La forma más adecuada de buscar éste tipo de relojes sería por su terminología más clásica ya que se denominan Relojes de Escuela.
Junghans school clock
Por qué es dificil localizar ese tipo de Reloj?
si analizamos la historia de la marca Junghans, vemos que sobre todo se hizo muy famosa a raiz de la segunda guerra mundial, ya que uno de sus modelos, en concreto el Junghans J30E fue utilizado por los Barcos de Guerra de la marina Alemana, el reloj muy preciso, tenía una autonomía de 8 Días.
El reloj que nos muestra en la fotografía posiblemente data de los años 50, fecha en la que la firma posiblemente adopto muchas de sus maquinarias para relojes de Oficina, Despachos, Colegios...
Los relojes anteriores al año 1.936 son los clásicos relojes de pared muy al gusto de la Sociedad Alemana de la época, y los relojes de Sobre-Mesa, más a la Moda Francesa, y que incluso trascendieron a la clase media Española de la Postguerra Civil.
Posiblemente de esa fecha sea el reloj que nos muestra, y posiblemente también proceda de esas maquinarias usadas en la Postguerra de la Segunda Guerra Mundial
Junghans monto maquinarias para relojes en los Mercados Europeos de la época, y realmente ese tipo de relojes son fáciles de localizar.
La Historia de Junghans que te podemos ofrecer (Ante cualquier duda, con gusto le ofreceremos la traducción)
The German Junghans Company, started in 1860, really owes its success to American mass clock production - although clock making was well established in the Black Forest region of Germany, by about 1860, competition from the American factories had become so intense that Erhard Junghans of Schramberg decided to abandon his business of making straw hats, and concentrate on making clocks to the American system . His younger brother Xavier had been to America, and had worked in a clock factory there, and it was he who persuaded his brother to form the company Gebrüder Junghans, first to make clock accessories, and eventually complete clocks in 1866.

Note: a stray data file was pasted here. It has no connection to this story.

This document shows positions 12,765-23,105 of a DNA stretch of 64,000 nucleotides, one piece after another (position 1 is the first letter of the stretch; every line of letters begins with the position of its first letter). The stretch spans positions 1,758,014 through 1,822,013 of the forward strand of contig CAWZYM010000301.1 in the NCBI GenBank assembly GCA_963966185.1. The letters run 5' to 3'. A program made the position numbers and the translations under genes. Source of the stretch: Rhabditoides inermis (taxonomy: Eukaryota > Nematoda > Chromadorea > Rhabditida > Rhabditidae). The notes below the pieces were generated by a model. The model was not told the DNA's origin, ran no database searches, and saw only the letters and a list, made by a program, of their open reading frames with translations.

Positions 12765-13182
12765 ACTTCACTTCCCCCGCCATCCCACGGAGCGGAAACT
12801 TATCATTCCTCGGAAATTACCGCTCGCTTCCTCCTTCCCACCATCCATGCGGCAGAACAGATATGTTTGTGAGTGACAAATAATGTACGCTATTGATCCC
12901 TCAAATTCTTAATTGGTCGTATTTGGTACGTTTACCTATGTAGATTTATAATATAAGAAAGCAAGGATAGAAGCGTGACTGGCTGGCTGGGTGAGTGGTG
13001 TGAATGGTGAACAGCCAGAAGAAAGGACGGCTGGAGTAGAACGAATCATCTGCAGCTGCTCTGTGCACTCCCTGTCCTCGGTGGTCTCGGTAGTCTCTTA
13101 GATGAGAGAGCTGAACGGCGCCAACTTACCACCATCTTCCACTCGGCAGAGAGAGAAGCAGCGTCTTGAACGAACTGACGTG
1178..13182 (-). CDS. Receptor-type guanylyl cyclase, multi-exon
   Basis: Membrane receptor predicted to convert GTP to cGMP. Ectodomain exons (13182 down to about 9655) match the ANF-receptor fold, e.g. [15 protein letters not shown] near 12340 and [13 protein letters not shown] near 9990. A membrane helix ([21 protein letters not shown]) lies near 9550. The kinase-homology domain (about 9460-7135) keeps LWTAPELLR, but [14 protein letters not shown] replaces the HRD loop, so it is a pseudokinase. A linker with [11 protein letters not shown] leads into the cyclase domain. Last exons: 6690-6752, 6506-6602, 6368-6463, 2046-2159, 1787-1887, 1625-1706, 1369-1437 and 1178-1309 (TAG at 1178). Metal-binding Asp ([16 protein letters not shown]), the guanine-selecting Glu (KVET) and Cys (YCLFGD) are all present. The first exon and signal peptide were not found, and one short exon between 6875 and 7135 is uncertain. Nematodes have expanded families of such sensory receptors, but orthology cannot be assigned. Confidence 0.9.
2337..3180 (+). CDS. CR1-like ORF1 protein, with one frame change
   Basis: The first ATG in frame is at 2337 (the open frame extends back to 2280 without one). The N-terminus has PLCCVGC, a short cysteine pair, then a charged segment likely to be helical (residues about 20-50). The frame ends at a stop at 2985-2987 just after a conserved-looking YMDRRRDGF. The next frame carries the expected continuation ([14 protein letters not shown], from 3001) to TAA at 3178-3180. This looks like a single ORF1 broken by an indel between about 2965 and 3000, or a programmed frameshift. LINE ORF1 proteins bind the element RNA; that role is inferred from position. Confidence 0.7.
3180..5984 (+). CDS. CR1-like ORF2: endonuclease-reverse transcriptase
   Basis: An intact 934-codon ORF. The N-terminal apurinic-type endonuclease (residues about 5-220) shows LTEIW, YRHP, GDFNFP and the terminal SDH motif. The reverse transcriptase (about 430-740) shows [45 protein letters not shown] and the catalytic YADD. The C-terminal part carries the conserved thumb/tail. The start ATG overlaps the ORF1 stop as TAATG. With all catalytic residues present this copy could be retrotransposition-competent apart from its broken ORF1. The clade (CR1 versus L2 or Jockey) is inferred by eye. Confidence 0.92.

Xavier arranged for American machines to be shipped to Germany so that the 'modern' production methods could be used. Xavier was in charge of the case shop, Erhard managed the business activities, and a professional clockmaker was employed to supervise the making of the actual movements.
The company prospered, and after the death of Erhard Junghans in 1870, the business was carried on by his widow and sons Erhard Jr. and Arthur. Various members of the family visited America, and followed the American pattern of manufacture very closely, often with the imported tools and machinery. The style of the clocks produced was identical to the American versions, and apart from the trademark, it is often difficult to tell whether a particular movement is German or American.
The first Junghans trade mark in 1877 was an eagle with outspread wings, above a furled flag. In 1882, this was changed to a star with two eagles and a flag; in 1888, the mark was a capital 'J' in an 8-pointed star, and after 1890 this became a 5-pointed star. The Remembrance trade name was used from 1901 on their wall regulators in celebration of the wedding of Junghans’ daughter.
As well as making clocks for all price ranges, Junghans also made watches. In 1906 they became the first company to make a pocket watch with an alarm that was affordable by general public. In 1907 Oskar Junghans made the company the first company to use Radium to produce luminous dials in the clocks and later in their watches.